Immunity Denied as to Fatal Florida Police Stop

Courthouse News – by DESHAYLA STRACHAN 

     OCALA, Fla. (CN) – A Florida sheriff and two deputies must face claims over the death of a young man who was put in handcuffs and Tasered repeatedly after police shot him in the stomach.

     Vincent Salvato sued Marion County Sheriff Chris Blair and two deputy sheriffs for the death of his 21-year-old unarmed son, Joshua Salvato, on July 6, 2012.  

     U.S. District Judge Kenneth Hodges, who viewed a video recording of the encounter from a squad-car camera, noted in the Monday ruling that the facts are undisputed.

     Deputies Lauren Miley and Norman Brown had stopped Salvato on the street at about 10:45 p.m., while responding to a call about a shirtless man screaming at cars.

     Salvato struggled as the officers tried to handcuff him, and the trio then exchanged blows, some with closed fists. Both deputies were knocked backward, and Miley stood up and fired one shot at the young man, striking his abdomen.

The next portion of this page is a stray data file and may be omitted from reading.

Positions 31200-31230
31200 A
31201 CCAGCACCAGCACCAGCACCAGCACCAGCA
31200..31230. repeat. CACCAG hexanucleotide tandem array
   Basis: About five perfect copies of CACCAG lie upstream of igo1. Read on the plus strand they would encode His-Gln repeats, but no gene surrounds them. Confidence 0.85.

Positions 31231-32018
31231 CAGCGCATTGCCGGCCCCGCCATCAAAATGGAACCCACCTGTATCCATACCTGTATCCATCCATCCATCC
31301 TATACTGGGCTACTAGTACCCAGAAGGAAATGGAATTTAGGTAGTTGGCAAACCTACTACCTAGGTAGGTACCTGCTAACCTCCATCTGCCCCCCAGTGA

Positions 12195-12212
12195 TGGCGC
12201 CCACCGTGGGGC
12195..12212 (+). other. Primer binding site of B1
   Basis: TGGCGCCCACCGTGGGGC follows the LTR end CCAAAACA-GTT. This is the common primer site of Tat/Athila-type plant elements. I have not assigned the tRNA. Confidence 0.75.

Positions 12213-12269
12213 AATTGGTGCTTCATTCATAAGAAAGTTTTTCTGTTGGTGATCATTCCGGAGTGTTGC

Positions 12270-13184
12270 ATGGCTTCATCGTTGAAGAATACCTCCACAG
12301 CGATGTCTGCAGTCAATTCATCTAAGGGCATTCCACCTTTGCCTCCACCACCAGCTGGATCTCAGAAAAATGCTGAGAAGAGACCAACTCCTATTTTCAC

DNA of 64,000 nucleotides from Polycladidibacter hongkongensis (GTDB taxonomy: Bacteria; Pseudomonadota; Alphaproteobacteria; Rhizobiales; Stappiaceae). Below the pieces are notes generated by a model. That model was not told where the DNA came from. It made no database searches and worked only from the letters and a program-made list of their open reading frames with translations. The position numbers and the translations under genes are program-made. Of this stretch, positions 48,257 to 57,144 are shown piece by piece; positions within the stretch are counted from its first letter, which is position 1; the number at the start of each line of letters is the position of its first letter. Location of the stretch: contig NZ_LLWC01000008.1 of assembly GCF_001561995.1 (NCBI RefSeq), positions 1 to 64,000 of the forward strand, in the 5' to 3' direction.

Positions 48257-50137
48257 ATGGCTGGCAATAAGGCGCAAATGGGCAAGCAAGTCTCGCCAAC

Though Miley testified that she thought Brown had been injured and could not assist her, and that Salvato was squaring up into a boxer’s stance and starting to charge her again, Judge Hodges said “the video from the dashboard camera does not support this portion of her testimony.”

     “The dashboard camera video clearly shows Joshua retreating backwards,” the 43-page ruling states. “He then steps out of viewing range (all that is viewable is his foot). It is simply not clear whether Joshua was retreating in an attempt to escape, or he had stopped retreating and was preparing to attack the deputies again. What is clear, however, is that eleven seconds elapsed from the time Joshua got up from the ground when the deputies were attempting to handcuff him, and Deputy Miley shot him.”

     As Salvato stood bleeding, Brown got to his feet and pointed his gun at the man. He then holstered his weapon, pulled out his Taser and fired, knocking Salvato to the ground.

     “Deputy Brown testified that he discharged his taser the first time to prevent Joshua from attacking Deputy Miley,” Hodges wrote. “However, at this point in time, Deputy Brown’s patrol car was directly between Joshua and Deputy Miley, so it was not possible for Joshua to reach Deputy Miley.”